Cuban Internet Users Caught Between U.S. And Cuban Restrictions

June 28, 2012 7:00 am 1 comment
Cuban Internet Users Caught Between U.S. And Cuban Restrictions

An Internet cafe in Guantánamo, Cuba.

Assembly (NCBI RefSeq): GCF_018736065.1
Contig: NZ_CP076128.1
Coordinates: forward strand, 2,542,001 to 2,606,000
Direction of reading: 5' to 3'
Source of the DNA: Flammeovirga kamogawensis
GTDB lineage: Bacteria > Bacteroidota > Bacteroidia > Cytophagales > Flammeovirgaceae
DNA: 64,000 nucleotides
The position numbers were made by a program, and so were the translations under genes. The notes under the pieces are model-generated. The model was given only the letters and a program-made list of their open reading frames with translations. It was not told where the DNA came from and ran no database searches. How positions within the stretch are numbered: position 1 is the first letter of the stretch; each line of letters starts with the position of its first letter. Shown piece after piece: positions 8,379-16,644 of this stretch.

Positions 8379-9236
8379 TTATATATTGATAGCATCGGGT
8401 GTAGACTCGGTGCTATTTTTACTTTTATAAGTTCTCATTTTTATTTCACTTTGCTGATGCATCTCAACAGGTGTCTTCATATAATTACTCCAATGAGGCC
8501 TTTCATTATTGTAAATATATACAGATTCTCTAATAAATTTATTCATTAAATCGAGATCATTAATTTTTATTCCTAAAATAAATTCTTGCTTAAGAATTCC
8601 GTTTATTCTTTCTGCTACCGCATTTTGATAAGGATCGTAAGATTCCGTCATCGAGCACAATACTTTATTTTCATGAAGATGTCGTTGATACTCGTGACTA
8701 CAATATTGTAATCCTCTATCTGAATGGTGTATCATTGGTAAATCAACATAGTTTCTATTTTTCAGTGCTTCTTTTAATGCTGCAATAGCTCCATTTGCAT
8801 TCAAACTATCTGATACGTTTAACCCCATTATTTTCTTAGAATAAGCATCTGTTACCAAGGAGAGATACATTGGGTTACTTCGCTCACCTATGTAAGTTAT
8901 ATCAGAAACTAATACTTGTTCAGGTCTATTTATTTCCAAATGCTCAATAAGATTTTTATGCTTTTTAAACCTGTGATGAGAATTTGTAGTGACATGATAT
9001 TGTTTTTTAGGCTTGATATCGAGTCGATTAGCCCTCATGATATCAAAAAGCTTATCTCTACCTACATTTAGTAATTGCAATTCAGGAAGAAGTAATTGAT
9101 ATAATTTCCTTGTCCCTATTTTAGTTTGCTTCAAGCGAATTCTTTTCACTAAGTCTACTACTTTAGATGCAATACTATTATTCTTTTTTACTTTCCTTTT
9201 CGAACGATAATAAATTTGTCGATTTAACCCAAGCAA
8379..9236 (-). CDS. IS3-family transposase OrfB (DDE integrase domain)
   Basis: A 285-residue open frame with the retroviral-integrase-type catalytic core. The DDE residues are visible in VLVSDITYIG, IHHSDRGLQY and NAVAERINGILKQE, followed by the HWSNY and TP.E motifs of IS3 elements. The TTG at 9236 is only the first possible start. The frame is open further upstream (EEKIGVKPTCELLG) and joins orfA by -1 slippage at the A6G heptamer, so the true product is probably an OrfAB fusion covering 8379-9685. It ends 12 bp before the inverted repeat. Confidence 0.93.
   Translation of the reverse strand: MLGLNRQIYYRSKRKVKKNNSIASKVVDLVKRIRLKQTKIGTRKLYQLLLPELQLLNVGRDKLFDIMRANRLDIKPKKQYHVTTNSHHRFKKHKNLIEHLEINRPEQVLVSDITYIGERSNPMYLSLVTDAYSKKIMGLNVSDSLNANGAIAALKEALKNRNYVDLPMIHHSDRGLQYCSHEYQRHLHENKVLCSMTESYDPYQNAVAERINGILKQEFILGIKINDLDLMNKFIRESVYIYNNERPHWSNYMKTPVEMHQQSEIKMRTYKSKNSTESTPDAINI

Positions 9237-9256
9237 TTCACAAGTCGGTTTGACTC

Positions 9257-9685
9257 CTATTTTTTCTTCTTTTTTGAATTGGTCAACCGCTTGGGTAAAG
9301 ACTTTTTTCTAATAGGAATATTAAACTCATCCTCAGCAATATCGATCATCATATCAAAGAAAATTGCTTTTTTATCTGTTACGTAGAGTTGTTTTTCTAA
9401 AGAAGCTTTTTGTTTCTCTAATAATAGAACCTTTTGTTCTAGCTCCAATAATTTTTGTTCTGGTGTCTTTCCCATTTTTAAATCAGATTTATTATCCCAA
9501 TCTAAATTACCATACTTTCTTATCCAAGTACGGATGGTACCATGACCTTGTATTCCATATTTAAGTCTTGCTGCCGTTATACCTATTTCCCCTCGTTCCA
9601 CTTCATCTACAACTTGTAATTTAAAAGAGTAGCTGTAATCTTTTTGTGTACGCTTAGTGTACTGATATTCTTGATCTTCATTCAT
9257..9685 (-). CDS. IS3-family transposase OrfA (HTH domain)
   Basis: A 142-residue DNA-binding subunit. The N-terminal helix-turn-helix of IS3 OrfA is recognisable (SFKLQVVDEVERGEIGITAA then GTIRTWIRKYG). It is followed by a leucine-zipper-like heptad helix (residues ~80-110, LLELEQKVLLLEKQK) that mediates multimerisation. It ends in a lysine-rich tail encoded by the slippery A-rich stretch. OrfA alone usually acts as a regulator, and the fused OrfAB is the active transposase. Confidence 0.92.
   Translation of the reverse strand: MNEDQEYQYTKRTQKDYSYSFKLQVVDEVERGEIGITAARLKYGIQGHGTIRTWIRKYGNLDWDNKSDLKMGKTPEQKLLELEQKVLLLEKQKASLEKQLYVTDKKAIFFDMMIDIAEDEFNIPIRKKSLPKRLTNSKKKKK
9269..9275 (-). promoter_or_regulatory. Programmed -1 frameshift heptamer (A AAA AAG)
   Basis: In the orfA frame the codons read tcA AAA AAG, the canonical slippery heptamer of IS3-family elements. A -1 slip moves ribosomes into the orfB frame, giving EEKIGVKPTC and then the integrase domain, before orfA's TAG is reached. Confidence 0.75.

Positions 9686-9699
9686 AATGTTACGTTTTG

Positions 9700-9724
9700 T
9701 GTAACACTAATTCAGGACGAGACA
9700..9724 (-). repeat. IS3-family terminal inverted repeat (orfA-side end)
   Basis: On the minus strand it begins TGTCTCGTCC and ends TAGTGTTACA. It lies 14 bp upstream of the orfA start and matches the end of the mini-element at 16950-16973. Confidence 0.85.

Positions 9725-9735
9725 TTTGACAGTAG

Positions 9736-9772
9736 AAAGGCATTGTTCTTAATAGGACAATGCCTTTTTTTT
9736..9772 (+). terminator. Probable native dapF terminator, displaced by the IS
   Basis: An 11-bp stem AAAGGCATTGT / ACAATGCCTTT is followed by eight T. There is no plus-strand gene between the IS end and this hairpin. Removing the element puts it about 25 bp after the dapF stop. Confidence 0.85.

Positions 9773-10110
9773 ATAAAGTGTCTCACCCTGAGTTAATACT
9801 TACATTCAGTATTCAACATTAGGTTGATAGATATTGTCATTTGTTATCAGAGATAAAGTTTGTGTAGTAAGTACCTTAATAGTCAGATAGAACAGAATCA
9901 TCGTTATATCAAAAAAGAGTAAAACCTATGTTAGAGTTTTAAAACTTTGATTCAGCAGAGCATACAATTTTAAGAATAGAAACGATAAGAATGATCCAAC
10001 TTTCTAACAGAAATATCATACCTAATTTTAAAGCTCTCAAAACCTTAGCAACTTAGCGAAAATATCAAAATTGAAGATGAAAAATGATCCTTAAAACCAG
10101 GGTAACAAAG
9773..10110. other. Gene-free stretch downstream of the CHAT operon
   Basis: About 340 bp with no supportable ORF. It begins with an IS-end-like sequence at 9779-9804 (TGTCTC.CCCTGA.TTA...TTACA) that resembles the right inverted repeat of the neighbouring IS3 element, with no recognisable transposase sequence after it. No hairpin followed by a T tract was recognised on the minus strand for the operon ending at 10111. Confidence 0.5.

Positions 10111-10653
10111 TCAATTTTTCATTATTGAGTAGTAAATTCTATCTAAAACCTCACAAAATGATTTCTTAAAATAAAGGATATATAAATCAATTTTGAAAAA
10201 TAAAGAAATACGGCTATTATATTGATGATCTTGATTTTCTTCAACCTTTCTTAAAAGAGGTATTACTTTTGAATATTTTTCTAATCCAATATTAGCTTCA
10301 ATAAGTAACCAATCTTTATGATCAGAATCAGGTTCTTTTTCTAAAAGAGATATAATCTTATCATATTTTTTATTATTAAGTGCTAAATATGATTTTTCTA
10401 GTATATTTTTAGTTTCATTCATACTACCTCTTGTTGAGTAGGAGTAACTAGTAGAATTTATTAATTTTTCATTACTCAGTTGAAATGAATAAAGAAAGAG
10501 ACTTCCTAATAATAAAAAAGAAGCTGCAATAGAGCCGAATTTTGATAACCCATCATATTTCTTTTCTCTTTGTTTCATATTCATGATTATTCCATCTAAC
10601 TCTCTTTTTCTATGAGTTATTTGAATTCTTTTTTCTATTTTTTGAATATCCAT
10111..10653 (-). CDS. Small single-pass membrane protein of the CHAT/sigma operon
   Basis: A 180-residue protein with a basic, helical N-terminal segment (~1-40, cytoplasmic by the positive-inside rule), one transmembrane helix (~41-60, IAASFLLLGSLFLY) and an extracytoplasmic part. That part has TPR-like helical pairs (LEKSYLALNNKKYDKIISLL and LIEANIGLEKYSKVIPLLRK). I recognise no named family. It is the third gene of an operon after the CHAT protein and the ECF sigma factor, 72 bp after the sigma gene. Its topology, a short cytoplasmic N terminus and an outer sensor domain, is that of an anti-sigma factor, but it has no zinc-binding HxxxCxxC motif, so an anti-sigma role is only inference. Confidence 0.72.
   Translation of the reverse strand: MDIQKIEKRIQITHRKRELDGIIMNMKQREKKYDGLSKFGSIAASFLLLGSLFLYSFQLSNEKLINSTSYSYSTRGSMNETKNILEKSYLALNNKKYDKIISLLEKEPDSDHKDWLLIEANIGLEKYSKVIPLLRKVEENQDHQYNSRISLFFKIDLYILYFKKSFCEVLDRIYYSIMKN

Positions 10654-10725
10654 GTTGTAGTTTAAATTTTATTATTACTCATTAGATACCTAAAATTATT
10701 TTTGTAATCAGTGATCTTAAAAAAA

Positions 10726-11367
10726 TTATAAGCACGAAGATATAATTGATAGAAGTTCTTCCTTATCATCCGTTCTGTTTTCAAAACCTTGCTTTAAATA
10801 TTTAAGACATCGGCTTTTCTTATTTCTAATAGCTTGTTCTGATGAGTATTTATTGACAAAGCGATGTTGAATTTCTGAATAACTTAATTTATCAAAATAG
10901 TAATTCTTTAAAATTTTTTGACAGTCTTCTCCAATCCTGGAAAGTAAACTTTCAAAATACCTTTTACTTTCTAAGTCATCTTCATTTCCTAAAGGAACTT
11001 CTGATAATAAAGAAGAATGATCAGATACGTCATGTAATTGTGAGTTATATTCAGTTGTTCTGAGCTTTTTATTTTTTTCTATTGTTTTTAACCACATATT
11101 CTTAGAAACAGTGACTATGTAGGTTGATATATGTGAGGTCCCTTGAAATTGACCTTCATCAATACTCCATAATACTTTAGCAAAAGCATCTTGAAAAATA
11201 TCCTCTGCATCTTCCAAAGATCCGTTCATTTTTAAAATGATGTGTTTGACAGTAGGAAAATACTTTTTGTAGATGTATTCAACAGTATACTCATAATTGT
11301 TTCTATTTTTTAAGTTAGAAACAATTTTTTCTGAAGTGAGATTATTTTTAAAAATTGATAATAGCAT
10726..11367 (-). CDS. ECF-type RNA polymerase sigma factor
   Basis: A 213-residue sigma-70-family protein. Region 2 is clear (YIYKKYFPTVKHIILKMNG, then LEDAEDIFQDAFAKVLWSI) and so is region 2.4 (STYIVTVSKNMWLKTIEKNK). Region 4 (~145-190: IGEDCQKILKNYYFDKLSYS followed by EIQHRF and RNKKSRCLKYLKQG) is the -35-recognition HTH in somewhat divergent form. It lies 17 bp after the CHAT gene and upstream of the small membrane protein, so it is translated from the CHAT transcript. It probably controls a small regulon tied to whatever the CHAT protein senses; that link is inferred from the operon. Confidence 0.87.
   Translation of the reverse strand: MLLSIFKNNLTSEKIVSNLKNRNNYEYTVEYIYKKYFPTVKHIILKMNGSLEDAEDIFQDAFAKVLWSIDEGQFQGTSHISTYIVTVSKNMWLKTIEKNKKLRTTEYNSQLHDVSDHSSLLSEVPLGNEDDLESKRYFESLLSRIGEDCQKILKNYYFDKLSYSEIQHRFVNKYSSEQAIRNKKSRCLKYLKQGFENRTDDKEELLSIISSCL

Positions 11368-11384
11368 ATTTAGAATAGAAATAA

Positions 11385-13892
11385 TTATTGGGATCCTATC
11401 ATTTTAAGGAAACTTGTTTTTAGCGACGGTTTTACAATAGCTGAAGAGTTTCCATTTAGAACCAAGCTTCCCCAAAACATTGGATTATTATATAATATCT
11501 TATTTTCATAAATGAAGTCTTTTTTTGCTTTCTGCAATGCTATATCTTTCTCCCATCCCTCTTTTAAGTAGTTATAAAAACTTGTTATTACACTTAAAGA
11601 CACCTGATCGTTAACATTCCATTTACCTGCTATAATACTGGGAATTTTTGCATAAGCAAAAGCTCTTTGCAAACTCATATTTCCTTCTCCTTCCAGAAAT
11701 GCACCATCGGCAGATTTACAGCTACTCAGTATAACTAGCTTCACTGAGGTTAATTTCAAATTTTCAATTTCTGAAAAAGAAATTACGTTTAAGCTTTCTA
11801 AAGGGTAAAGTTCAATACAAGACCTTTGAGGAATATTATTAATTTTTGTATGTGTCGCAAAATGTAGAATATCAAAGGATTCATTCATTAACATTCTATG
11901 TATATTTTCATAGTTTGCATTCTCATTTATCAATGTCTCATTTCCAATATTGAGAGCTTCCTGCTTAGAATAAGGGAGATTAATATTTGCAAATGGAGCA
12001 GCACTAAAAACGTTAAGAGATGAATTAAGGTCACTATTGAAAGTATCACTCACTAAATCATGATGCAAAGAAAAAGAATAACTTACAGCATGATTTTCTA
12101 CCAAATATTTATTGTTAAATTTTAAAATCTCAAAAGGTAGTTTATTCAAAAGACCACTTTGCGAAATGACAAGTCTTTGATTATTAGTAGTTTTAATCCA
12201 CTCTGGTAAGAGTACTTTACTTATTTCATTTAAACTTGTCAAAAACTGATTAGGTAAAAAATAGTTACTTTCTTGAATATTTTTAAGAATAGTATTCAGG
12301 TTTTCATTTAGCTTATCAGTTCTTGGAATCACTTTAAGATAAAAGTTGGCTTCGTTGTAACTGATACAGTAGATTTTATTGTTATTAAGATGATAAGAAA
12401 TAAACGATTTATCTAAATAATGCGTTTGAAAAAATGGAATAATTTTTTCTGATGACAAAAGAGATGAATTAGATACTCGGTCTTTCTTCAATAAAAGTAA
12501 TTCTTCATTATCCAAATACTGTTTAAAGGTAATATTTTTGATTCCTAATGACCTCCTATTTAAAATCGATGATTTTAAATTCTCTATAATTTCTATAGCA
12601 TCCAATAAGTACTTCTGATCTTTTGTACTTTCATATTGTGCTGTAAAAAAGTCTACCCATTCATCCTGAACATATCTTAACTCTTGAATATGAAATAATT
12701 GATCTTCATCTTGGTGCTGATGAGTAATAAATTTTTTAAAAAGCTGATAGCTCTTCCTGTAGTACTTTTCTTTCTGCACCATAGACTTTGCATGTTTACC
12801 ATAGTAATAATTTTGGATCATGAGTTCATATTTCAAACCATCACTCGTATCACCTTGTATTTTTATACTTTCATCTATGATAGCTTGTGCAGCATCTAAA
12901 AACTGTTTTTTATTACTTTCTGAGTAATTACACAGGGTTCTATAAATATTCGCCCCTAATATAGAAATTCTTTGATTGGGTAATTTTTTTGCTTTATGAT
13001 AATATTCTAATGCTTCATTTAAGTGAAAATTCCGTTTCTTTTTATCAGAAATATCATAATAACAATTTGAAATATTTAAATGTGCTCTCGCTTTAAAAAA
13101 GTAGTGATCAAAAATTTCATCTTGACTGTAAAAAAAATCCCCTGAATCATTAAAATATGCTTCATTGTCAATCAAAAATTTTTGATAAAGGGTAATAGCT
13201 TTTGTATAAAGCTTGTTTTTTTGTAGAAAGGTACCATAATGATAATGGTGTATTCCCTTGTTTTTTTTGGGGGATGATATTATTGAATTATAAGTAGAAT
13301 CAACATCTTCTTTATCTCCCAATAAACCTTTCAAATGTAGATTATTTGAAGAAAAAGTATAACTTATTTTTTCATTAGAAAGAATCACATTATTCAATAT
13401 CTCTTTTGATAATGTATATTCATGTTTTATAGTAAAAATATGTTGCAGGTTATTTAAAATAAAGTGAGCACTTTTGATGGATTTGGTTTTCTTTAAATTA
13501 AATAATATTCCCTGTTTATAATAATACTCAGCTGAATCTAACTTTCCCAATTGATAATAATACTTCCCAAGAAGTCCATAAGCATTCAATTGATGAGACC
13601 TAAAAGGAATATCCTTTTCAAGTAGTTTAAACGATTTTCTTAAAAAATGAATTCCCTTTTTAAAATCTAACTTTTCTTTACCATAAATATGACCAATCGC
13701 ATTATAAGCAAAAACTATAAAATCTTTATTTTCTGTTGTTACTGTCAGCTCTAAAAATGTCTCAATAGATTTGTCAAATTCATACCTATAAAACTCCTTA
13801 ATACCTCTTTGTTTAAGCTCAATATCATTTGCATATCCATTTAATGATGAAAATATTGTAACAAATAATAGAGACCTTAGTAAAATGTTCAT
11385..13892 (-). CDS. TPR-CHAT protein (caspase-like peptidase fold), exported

Top Story — After blocking Cuba’s access to Google Analytics last week despite having approved $4 million in taxpayer money to create a “digital democracy” program on the island, the U.S. is sending a mixed message about its commitment to increasing the free flow of online information to Cuba. An April U.S. State Department letter to Congress said that it would spend millions on technology projects in Cuba with the goal to “increase the flow of uncensored information to, from and within the island” by September 30. However, U.S. export controls and trade sanctions have led Google to block islanders’ access to Google Earth, Google Toolbar, and now Google Analytics, as well as other services provided by other corporations. Due to additional restrictions by the Cuban government, which blocks user access to services like Skype, Cubans have the lowest Internet penetration rate in the Western Hemisphere and use alternate, government-censored versions of popular sites like Facebook (the Cuban version is called “Redsocial”) and Wikipedia (“EcuRed”) due to limited or unreliable access to the original versions.

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